Advice needed: using pizza dough to make focaccia
As I was picking up groceries for the weekend, I passed by the bags of pizza dough that my grocer carries from a local Italian bakery. I thought, "ooh, I could bake focaccia with that!"
Well, lovely plan, except for the fact that I am not a bread maker and have no idea what temp and for how long. I did some quick research and here's my plan:
- bring dough to room temp
- shape into a low, flat loaf
- punch down a few indentations in the dough
- brush with olive oil, sprinkle with thyme, sea salt and roasted garlic
- pre-heat my pizza stone in the oven to 450
- slide dough onto stone and bake for... 30 minutes? 40 minutes? ...until golden brown
Does this sound about right? Anything I should change or fix? Should I not use the pizza stone? Should I put a bowl of water in the oven? Should I spritz the dough with water as its baking?
Any advice would be very welcome!
I don't make foccaccia on a stone because the oil is so important to good foccaccia crust...just oil up a cookie sheet, spread it out onto the sheet, put a bunch of finger marks on it, (like you're massaging someone's back with your fingers). Liberally splash more olive oil on it. Kosher salt, herbs, tomatoes, carmelized onions (whatever you like - only requirement is the salt). Watch the garlic though as I find it can burn and get bitter.
Bake at 400 or so until browned on top.
Pizza dough is fine and good for foccaccia BTW. I also use my no knead dough for foccaccia (more water in dough is key as I like my foccaccia slightly chewy and moister).
Just wanted to report back. I ended up using a 9 x 13 pan, and letting it do a good rise (doubled in bulk), then baking at 450 for 14 minutes.
The end result is very tasty, with great texture. It's tender with a nice bit of chew. The biggest issue is the thickness -- I need to use a bigger pan and make it thinner. But for my first go, I'm very pleased. Thanks again for everyone's help!
Wonderful, thank you, everybody! I just took the dough out of the fridge and put it in an oiled bowl and will let it warm up and rise. I'll use an edged baking sheet and keep the baking time shorter.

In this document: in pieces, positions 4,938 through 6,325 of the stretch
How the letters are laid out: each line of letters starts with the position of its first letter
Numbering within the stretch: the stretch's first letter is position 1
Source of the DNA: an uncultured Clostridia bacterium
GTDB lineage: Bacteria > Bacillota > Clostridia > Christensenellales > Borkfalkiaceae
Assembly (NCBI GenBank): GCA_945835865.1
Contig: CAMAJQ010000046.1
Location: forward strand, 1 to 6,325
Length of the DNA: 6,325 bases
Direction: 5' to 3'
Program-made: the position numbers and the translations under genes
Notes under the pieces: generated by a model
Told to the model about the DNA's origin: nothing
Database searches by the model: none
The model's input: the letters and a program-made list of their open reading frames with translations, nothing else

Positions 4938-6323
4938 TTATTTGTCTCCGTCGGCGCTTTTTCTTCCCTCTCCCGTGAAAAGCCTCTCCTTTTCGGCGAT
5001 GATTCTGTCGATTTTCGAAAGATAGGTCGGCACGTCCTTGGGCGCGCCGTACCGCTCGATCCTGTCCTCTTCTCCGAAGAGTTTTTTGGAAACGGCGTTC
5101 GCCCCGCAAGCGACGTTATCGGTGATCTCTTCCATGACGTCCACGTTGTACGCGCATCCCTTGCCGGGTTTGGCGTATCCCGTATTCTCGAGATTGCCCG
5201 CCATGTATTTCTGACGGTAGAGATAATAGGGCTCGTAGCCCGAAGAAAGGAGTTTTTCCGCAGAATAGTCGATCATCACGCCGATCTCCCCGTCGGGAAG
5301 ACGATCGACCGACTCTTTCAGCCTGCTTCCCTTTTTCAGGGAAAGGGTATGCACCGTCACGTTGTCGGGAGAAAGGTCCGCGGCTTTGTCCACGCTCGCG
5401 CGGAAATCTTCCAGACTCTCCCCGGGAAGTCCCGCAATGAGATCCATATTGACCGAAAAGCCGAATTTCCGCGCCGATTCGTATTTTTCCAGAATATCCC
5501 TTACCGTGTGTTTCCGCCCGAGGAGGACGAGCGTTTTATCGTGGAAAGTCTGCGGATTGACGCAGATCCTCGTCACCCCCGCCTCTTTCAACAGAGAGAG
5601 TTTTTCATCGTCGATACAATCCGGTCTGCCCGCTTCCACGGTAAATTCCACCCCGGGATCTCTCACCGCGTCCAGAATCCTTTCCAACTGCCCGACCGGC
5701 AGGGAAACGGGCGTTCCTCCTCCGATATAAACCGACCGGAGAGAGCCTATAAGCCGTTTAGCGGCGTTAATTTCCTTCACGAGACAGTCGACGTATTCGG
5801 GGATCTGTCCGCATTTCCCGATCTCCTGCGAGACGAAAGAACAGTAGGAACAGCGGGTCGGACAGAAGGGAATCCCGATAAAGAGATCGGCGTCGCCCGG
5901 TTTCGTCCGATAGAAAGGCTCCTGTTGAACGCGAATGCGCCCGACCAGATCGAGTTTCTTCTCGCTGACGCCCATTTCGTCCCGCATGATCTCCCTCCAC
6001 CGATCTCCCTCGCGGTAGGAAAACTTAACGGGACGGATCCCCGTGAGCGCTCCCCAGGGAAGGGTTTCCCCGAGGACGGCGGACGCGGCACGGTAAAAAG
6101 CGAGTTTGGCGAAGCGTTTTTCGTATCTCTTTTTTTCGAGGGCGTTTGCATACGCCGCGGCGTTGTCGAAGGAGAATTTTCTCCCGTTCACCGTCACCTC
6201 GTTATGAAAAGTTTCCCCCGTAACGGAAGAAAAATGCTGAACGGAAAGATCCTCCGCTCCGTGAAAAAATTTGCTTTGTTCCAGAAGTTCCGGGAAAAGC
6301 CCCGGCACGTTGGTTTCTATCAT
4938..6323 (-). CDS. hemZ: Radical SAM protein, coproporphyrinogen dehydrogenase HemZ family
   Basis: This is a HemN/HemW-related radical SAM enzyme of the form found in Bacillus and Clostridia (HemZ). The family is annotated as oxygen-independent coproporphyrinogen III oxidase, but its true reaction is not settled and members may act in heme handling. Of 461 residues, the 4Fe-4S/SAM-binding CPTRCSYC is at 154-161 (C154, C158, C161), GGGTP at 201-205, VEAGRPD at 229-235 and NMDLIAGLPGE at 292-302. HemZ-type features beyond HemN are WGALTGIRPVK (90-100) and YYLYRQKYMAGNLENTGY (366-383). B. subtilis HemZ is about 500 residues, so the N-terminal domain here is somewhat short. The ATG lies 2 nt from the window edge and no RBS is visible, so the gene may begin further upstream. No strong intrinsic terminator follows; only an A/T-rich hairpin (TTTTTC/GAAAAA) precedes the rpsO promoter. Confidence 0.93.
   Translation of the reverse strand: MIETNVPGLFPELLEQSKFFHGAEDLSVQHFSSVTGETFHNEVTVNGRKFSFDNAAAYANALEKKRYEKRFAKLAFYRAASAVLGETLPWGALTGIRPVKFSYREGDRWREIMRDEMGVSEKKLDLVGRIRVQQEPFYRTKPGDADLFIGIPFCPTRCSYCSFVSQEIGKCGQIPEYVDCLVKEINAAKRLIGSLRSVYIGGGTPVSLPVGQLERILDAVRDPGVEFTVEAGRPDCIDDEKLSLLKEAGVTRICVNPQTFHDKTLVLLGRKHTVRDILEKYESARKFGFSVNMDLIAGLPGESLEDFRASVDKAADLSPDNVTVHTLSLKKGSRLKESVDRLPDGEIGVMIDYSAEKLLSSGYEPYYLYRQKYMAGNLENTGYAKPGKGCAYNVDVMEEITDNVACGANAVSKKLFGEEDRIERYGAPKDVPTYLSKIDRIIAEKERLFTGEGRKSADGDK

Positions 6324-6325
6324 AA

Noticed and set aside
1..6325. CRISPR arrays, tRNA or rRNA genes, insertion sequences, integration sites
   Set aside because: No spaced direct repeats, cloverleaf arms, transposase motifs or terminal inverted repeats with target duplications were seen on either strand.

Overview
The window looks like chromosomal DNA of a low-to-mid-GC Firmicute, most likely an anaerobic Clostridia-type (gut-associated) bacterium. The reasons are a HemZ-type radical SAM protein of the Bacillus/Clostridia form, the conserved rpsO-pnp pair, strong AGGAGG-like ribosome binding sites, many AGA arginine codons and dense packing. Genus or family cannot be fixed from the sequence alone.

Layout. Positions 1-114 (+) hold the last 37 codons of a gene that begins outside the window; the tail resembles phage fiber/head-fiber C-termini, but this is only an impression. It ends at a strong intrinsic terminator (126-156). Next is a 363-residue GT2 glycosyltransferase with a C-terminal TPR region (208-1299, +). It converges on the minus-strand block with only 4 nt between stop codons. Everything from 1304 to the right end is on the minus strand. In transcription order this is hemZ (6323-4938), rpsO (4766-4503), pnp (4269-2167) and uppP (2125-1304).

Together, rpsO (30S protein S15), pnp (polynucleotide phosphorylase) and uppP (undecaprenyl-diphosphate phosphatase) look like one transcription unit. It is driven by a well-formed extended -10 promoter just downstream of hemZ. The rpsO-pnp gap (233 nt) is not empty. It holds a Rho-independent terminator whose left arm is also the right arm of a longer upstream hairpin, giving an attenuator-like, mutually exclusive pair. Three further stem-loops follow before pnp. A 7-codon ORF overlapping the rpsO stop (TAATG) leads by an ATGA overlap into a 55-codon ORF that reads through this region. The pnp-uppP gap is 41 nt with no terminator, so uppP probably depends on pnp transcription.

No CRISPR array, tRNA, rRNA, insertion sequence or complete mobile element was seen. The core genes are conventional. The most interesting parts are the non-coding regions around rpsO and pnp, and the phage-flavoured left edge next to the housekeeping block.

Once again, many thanks -- I'm looking forward to some fresh bread later today. :)
I think you are close in your method. I would not use the stone, but rather a deep cookie sheet, well oiled with olive oil. Push dough out into it, let it rise, (I assume a lb of dough which should fill the sheet and be thick) then use the pads of your fingers to make about 50 deep indents into dough. Let rise some more, top with more olive oil and salt and bake until golden. It should not be crispy.
I think the purchased dough will be just fine... Don't worry about the fine points if you're not an experienced bread maker. You'll be delighted with whatever you make at home.
Like Bada Bing alrady said, your proposed bake time is probably too long, I'd be checking a flat bread like that after a few minutes. It's impossible to give an exact time, just watch the brownness as you mentioned.
Depends on the dough your baker sells, and also what result you're after. There's more than one focaccia, just as there's more than one pizza. Luckily, they're all great!
In any case, if your baker's dough already has some oil inside and is a relatively moist dough, I think you'll be fine. If you have a stand mixer, you could incorporate some more oil, I suppose. (I don't have a stand mixer, so I don't know for sure.)
I suggest that you do a double rise. Let it rise in a covered bowl or even flattened a bit, then roll it out or flatten it into the shape you want to bake, and let it rise again. Consider using a sheet pan. Focaccia crusts don't typically need the heavy evaporation that people crave from pizza on a stone. You can put in the indentations into the dough shortly before dressing for baking.
I would expect that 10 minutes would be a good bake time if so barely dressed as you describe and on a well-preheated stone, maybe more like 18-20 minutes if you were to go more pizza-like and coat it with sauce or cheese.
Sounds right to me. I'd probably go at 450 for 10-15 minutes and then finish it at 350 (so you have a little more of a grace-zone since you're not sure about the dough / cooking temp).
As suggested above, lots of olive oil. More than you think you need. I tend to do mine with rosemary and olives which I find both hold up really well in the oven. As long as you keep an eye on it, focaccia is pretty hard to mess up.
The pizza crust has a chewier texture than what's ideal in a focaccia, so the hydration of the dough should be raised. Course, the problem is that you don't know the starting level. So... Experiment away! I'd take some small chunks, weigh them, add varying amounts of water and bake. Pick out the one you like the most and adjust the big dough accordingly.
Sounds pretty good to me. You may find that your roasted garlic burns--maybe fold it in as you are shaping the loaf? One thing I have found with foccaccia is to use more oil than I think I should.
The spritz of water, or water in a bowl, will make the crust crustier--if that is what you want, go for it. If you want softer crust, skip it.